Save the date for our upcoming provider summits in the Northeast, Northwest, and Lehigh/Capital zones. These summits are educational conferences specifically for providers to learn more about CHC. More information regarding times and locations coming soon!
Monday, May 13: Harrisburg Area Community College
Tuesday, May 14: Shippensburg University
Wednesday, May 15: Kutztown University
Thursday, May 16 (Transportation Session Only): Kutztown University
Monday, May 20: Edinboro University
Tuesday, May 21: Lock Haven University
Wednesday, May 22: University of Pittsburgh-Bradford
Thursday, May 23 (Transportation Session Only): University of Pittsburgh-Bradford
Tuesday, June 4: East Stroudsburg University
Wednesday, June 5: University of Scranton
Thursday, June 6: Bloomsburg University
Friday, June 7 (Transportation Session Only): Bloomsburg University
An introductory flyer will be sent to participants identified within the CHC population. View the flyer by clicking here.
- Notices and enrollment packets will be mailed to participants.
- Information on the LIFE program will be sent to potentially eligible participants.
- Informational sessions will be held for participants to learn about CHC and how to select a CHC-MCO.
Art by Gary Murrel
“Each March, the National Association of Councils on Developmental Disabilities (NACDD), partners with Association of University Centers on Disabilities (AUCD) and National Disability Rights Network (NDRN) to create a social media campaign that highlights the many ways in which people with and without disabilities come together to form strong, diverse communities.
“The campaign seeks to raise awareness about the inclusion of people with developmental disabilities in all areas of community life, as well as awareness to the barriers that people with disabilities still sometimes face in connecting to the communities in which they live. DD Awareness Month covers three main areas: education, employment and community living. Throughout the month of March we will use these themes to guide our weekly content.”
Read this article in its entirety at the National Association of Councils on Developmental Disabilities.org.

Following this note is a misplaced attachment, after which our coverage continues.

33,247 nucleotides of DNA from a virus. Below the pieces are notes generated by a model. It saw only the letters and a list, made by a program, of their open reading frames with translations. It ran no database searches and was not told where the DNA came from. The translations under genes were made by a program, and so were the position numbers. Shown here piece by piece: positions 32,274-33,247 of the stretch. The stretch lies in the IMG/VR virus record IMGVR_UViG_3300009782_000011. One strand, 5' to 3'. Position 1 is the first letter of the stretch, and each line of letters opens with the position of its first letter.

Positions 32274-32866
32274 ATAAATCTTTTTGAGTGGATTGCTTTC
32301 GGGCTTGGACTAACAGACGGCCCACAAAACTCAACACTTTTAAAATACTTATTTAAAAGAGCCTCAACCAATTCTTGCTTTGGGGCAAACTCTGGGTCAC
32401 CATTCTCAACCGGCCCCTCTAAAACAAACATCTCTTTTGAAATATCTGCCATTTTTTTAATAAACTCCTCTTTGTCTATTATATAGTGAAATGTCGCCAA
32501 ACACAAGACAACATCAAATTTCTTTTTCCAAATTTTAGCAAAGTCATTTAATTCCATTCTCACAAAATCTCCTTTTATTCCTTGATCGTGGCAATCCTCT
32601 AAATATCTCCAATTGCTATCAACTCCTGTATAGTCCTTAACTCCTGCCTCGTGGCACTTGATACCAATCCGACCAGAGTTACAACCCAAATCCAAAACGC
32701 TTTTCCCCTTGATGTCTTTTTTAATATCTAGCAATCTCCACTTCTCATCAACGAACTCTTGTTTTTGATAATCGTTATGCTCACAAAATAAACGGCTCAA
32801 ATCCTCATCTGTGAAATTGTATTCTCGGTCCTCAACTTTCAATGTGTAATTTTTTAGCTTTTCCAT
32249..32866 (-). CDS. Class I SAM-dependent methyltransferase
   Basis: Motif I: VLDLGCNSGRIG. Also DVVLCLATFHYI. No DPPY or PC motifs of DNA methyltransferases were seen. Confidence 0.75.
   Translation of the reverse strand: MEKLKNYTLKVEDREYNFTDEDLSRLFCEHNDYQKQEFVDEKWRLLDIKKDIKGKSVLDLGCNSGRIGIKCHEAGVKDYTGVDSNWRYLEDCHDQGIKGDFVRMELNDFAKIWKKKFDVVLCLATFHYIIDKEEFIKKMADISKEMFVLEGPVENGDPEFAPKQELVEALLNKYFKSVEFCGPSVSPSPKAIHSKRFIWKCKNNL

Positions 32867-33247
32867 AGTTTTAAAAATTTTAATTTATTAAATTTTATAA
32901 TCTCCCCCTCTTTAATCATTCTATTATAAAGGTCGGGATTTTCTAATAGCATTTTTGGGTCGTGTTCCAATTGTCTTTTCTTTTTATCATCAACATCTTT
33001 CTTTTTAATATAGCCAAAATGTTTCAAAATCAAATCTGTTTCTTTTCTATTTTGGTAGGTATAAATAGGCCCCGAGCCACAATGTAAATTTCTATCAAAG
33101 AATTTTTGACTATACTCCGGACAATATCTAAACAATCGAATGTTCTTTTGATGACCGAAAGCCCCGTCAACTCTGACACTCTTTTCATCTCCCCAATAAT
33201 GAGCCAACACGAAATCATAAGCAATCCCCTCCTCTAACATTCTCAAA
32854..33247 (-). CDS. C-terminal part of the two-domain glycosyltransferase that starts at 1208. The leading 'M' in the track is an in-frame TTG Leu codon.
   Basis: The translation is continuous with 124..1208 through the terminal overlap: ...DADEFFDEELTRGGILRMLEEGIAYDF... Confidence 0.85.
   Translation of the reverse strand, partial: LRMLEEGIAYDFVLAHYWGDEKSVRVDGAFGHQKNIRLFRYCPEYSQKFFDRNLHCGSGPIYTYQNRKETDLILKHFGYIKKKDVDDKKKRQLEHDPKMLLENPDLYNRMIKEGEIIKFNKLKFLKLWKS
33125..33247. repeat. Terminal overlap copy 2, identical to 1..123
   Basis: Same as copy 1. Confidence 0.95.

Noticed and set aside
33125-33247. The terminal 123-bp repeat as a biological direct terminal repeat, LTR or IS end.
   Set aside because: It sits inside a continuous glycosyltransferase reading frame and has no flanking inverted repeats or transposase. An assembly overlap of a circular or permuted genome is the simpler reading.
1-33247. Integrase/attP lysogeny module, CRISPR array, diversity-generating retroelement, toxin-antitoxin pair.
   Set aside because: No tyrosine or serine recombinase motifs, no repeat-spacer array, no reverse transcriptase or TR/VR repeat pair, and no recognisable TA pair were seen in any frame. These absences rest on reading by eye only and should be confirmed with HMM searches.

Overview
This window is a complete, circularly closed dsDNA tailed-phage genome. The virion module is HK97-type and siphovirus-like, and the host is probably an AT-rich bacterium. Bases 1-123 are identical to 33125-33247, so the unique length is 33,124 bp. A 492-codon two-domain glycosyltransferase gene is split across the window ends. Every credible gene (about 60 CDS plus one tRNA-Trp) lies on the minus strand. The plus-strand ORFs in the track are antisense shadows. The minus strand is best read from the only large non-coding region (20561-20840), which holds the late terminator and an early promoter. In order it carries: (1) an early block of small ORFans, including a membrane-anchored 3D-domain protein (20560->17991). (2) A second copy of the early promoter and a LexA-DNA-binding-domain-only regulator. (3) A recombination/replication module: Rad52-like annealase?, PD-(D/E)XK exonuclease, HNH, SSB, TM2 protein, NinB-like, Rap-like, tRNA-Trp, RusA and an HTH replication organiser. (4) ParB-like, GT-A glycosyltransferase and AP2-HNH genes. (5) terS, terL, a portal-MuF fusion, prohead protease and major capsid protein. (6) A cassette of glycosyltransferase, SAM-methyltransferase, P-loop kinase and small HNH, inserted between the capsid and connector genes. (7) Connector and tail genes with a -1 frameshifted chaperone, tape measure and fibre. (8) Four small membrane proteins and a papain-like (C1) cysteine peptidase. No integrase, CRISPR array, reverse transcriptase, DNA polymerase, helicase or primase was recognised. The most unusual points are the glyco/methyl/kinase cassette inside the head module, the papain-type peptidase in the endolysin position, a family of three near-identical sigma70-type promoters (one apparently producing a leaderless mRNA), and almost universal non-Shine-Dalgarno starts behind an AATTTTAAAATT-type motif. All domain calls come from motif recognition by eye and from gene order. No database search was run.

“Attorneys general are urging Congress to pass legislation cracking down on spam calls.” – Route Fifty
by Kate Elizabeth Queram
“Attorneys general from every state, Puerto Rico and the District of Columbia signed on to an appeal urging Congress to pass legislation cracking down on robocalls and spoofing techniques that trick consumers into answering by making calls appear to come from local numbers.
“‘The State AGs are on the front lines of enforcing do-not-call laws and helping consumers who are harassed and scammed by unwanted telemarketing calls and robocalls,’ reads the letter, sent last week to the Senate Committee on Commerce, Science & Transportation. ‘Robocalls and telemarketing calls are currently the number one source of consumer complaints at many of our offices, as well as at both the FCC and the FTC.’
“The proposed legislation, titled the ‘Telephone Robocall Abuse Criminal Enforcement and Deterrence (TRACED) Act …'”
“What they found was striking. Almost two-thirds of participants reported experiencing at least one kind of adversity, and 13 percent — about 1 in 8 — said they had experienced four or more. Those who reported experiencing high doses of trauma as children were far more likely to have serious health problems as adults, including heart disease, stroke, cancer and diabetes. And the higher their ACEs score, the worse their health was likely to be.”
“Who are you calling senior? For older folks, some terms are fast becoming radioactive” – The Boston Globe
by Robert Weisman
“Jill Tapper knew she’d made a mistake at the annual meeting of condo owners in Salisbury when she referred to their 55-plus complex as an ‘aging community.’ She may as well have invoked rocking chairs and shuffleboard.
“‘Some of the other members were furious,’ recalled Tapper, a longtime social worker. She quickly backed off and tried again. ‘Now I just call it the Windgate community.’
“Tapper had stumbled onto the third rail of life-stage nomenclature. Words once commonly used to describe older folks and their lives — ‘elderly,’ ‘geriatric,’ ‘in their golden years’ — are now scorned by some as patronizing.”